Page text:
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Pinkett Smith, a few kind words and resources for sexual assault victims

It was so encouraging to hear Jada Pinkett Smith, a celebrity parent with teens, rally around a young lady (victim) who became the center of a sexual assault case and social media madness. What’s even more heartening is: Despite the great amount of exposure, that 16-year old victim, also named Jada, had the courage to come forward to share her image on her own terms. How courageous! Jada, the victim, needed to be commended for taking a step towards holding those responsible for her assault accountable. She also took a huge step on her journey to heal. Many are hopeful that she gets the support she needs and justice takes it true course.

Jada Pinkett Smith with her son Jaden Smith.
Photo by Kevin Winter/Getty Images

Rather than focus on those alleged to have committed a crime against a minor and those who made the choice to exploit such a heinous act through social media (because those are legal matters), this space is given to all victims and survivors of sexual assault - and domestic violence. This includes those who are not able to speak out publicly because of trauma, fear of harm/retaliation, blame/negative attention people unwisely put on them, and/or similar reasons. So to all victims and survivors:

  1. I’m sorry for your experience.
  2. You are not alone.
  3. It's not your fault.
  4. You did not deserve what happened.
  5. I hope you get the help and support you need and deserve.
  6. There is help and hope out there.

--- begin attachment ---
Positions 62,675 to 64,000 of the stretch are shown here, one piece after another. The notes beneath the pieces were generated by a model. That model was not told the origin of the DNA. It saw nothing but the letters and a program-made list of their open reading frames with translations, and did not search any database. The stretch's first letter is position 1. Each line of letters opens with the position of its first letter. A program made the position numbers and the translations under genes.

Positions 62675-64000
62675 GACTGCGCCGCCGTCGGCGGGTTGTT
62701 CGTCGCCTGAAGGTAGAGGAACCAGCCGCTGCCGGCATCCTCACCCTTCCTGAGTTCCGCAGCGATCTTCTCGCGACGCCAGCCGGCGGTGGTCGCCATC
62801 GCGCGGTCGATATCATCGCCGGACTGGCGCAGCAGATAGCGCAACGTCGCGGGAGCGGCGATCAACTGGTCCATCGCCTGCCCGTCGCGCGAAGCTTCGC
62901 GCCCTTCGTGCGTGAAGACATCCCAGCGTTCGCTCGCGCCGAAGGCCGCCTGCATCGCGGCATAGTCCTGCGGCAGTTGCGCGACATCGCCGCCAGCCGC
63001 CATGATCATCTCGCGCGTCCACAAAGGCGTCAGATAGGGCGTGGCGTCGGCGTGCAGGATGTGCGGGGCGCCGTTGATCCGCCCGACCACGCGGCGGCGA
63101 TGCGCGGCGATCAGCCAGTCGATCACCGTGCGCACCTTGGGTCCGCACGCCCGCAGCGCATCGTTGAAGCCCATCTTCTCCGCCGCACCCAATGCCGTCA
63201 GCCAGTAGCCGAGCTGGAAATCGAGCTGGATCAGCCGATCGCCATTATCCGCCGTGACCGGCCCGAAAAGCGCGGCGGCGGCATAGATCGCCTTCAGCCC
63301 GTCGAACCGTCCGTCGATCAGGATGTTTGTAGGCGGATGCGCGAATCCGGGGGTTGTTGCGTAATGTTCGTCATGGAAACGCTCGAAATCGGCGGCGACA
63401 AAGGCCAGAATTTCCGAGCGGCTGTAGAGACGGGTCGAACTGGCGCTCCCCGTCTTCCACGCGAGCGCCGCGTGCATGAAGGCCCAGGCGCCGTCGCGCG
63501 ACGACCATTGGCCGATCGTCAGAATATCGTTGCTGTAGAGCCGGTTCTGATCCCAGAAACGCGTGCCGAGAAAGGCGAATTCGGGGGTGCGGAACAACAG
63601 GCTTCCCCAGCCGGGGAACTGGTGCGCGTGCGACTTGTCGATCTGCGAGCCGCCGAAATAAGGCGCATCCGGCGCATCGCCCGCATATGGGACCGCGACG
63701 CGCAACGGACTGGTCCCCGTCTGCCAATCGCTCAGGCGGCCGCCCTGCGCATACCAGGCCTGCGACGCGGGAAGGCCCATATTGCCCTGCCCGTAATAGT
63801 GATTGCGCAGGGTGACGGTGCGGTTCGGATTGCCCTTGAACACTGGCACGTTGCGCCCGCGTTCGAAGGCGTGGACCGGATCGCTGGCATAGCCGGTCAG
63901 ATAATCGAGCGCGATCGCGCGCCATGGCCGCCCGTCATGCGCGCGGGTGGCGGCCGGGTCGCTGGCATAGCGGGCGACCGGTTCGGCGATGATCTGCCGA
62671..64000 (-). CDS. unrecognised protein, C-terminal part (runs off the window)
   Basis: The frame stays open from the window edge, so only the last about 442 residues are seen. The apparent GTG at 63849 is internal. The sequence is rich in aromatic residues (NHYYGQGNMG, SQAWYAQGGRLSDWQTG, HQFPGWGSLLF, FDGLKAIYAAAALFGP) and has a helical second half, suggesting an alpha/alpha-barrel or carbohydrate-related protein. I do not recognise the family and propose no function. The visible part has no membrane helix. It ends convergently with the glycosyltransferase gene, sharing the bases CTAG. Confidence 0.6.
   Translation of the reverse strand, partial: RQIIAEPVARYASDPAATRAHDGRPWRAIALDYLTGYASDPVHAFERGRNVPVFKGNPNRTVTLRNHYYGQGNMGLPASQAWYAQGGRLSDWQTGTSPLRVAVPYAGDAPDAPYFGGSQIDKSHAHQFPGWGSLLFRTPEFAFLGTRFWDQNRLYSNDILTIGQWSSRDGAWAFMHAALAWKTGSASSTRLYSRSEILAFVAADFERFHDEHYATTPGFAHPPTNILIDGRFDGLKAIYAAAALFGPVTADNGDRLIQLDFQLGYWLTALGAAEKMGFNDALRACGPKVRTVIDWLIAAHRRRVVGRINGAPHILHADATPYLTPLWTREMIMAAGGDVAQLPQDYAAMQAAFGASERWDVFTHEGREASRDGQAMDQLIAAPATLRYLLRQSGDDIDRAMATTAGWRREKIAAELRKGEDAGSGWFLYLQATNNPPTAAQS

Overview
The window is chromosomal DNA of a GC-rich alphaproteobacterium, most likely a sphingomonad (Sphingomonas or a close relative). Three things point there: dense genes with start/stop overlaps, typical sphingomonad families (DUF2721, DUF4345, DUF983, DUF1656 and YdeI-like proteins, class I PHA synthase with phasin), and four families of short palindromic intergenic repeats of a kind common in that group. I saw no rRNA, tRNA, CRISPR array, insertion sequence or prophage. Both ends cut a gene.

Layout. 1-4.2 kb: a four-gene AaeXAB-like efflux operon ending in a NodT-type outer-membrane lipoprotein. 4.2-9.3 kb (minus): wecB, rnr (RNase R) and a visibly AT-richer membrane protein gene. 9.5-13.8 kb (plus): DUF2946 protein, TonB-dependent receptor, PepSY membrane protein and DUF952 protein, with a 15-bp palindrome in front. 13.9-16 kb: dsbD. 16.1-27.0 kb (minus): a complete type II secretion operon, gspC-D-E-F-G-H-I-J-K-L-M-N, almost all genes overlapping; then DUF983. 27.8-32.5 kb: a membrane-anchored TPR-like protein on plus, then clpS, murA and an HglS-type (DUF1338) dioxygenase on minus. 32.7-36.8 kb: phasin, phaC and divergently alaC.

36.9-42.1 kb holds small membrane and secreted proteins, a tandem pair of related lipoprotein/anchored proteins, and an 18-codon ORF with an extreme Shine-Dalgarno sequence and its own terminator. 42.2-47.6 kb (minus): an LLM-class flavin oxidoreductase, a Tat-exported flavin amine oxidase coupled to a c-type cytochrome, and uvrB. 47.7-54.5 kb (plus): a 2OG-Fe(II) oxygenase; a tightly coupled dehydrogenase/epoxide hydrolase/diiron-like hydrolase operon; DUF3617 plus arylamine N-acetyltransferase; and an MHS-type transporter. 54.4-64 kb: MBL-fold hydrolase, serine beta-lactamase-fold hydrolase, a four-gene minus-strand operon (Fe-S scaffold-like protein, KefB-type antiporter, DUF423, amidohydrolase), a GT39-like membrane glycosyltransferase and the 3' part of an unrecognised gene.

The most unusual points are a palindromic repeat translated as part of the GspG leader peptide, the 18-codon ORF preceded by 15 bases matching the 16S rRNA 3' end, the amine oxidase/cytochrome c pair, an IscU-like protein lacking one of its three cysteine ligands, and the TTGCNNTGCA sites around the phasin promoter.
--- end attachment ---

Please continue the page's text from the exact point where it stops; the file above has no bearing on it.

The Centers for Disease Control and Prevention (CDC) describes sexual violence as a sexual activity where consent is not obtained or freely given. Sexual violence is purposeful, violent behavior committed by perpetrators. Although statistically the vast majority of sexual assault victims are girls and women, victims can be of any race/ethnicity, gender, religion, or socioeconomic status. Those who commit these violent acts, the perpetrators/abusers, may accomplish the sexual violence by making threats, through deceit, through the use of power or authority, or similar means.

There are several types of sexual violence, including sexual harassment, sexual assault, rape, sexual abuse, and incest – and not necessarily in that order. Domestic violence, although different, often crosses the path of sexual assault. Putting definitions to the side, because there is so much more education that needs to be provided to young men and women (and adults), the message victims need to hear often: There is help out there:

Last updated: June 8, 2015

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